In the first of a two-part interview with SBC Americas, Tracy Parker, Director of Standards and Accreditation for the Responsible Gambling Council (RGC), discussed the preparation ahead of Ontario’s market-opening last month as well as some of the ‘foundational’ research that informs the Council’s messaging.
As Canada’s most populous province opened its doors to igaming and online sports betting last month, concerns over problem gambling bubbled underneath the surface.
Fortunately, the RGC had been undertaking ‘meaningful pre-work’ in terms of research and education to ensure players remain safe whilst enjoying online wagering, according to Parker.
Parker has been with the RGC for the past two years and noted that plenty of vital work has been conducted prior to Ontario’s market launch to ensure player safety when so many new operators have descended upon the jurisdiction.
“A lot of pre-work (was) done for the opening of the market,” Parker told SBC Americas. “And so RGC had done some research and jurisdictional scans leading up to the launch in Ontario.
“Using that information and engaging with government departments, government agencies, the agency iGO as well as specific ministries, and being able to share that information and provide some consultation and respond to those calls, to make sure things got off to a great start and set up with a sound structure.”
Despite the excitement over the igaming market opening and the talk over new technologies that the gambling industry is renowned for embracing, Parker downplayed the role that such tech has in influencing the RGC’s messaging with regards to RG measures.
She outlined that the Council has provided a lot of player education ‘for over 40 years’ and that, whilst the medium has changed towards the internet, “a lot of the messages to players really stay the same”.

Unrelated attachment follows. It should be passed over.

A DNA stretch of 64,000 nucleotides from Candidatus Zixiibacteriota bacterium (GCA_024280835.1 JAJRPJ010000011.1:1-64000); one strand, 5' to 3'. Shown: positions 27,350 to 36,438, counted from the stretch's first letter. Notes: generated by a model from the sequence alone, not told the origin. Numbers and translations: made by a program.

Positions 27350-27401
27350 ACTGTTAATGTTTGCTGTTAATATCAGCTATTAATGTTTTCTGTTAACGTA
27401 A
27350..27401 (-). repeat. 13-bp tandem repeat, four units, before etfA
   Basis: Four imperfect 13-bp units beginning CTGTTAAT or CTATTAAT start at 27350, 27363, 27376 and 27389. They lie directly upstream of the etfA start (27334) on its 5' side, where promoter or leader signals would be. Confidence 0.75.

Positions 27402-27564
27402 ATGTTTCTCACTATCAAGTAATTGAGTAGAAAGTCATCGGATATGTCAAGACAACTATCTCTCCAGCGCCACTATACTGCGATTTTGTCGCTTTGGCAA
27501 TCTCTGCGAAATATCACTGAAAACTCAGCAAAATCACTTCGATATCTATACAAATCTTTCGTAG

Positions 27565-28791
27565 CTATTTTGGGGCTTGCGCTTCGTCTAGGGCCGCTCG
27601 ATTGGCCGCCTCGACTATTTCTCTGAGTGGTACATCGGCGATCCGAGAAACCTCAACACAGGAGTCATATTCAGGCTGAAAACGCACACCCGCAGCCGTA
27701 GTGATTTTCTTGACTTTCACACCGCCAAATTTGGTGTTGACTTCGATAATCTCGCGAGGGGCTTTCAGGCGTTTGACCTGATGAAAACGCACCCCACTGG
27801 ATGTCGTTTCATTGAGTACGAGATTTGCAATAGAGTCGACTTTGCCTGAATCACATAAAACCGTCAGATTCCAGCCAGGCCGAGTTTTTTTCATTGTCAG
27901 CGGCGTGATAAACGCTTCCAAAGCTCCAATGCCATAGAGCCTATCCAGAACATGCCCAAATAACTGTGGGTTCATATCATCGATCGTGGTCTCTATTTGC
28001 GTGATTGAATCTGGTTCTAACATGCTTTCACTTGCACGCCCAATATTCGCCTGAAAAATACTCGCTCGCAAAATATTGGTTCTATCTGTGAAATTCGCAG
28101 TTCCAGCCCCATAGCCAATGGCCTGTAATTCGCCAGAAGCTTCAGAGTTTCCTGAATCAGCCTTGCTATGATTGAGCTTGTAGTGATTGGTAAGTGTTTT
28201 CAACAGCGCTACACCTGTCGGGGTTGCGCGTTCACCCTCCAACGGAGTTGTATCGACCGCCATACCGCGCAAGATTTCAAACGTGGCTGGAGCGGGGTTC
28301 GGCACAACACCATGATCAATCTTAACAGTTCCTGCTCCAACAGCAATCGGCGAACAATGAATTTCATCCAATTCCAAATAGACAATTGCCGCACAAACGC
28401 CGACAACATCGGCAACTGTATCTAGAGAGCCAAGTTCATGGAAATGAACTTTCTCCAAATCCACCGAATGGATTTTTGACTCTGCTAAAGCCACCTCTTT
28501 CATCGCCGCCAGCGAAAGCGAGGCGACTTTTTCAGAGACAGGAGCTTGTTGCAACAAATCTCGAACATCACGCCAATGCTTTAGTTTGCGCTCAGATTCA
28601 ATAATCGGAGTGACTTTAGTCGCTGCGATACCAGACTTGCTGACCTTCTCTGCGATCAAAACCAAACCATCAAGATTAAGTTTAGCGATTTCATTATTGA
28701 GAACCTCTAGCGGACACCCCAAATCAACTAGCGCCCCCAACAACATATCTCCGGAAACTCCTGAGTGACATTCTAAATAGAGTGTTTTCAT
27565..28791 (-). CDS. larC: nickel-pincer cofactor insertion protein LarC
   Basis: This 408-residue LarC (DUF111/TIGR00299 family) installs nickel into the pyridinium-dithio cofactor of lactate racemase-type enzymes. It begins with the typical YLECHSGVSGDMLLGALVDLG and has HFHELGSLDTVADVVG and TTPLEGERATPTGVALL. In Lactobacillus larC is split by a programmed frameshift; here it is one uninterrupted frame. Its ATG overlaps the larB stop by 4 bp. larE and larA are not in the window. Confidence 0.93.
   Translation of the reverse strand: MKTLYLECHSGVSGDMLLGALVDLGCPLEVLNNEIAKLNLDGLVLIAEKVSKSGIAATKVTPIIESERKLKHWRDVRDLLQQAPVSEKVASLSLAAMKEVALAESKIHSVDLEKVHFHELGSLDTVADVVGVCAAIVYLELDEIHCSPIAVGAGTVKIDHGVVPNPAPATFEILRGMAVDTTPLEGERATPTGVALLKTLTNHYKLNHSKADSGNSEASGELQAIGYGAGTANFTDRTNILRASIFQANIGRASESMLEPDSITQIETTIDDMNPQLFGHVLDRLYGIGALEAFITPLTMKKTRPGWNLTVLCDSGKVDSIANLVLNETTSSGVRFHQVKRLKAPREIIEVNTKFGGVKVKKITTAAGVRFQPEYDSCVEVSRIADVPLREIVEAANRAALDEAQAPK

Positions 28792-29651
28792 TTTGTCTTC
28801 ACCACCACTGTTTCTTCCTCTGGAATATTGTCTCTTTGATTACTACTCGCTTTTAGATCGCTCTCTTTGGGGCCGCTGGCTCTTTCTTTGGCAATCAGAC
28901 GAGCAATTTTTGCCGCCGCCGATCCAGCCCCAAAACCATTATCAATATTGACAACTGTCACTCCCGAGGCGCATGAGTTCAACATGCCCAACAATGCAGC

She added: “In terms of it’s a game that should remain fun. Know the signs – know the risks. Those messages are used in a different context, whether it’s sports betting or online gambling or land-based gambling, but at the core, those sorts of tips remain the same.
“The subtleties and the differences can vary in terms of the medium, but at the basic level, they’re very consistent.”
The RGC’s Director of Standards also discussed the ‘foundations’ of the council’s work, highlighting the importance of research when preparing for a market launch.
The RGC researches, develops and publishes independent best-practice standards for responsible gambling initiatives, which then informs its RG Check initiative in place for the Ontario market.
On RGC’s research work, Parker remarked: “The foundation of all the work that we do is in the research. So measuring player impact, the trends and evaluating best practices. The research and evaluation piece is so important in terms of that underlying evidence that then says that these are the right standards to have – these are the right practices to put in place.
“Those are the messages and the tips and the tricks for players. Evolving the player campaign to incorporate shifts in the player base. So if you’re talking to a different demographic, you’re needing to use digital tools as opposed to posters and brochures that you might have used in the past.
“That research helps us segment the messaging and reach out to different, you know, ethnocultural groups, for example. There’s definitely an approach to continuous improvement in the work. Knowing the messages and then how to communicate them is certainly part of the process.”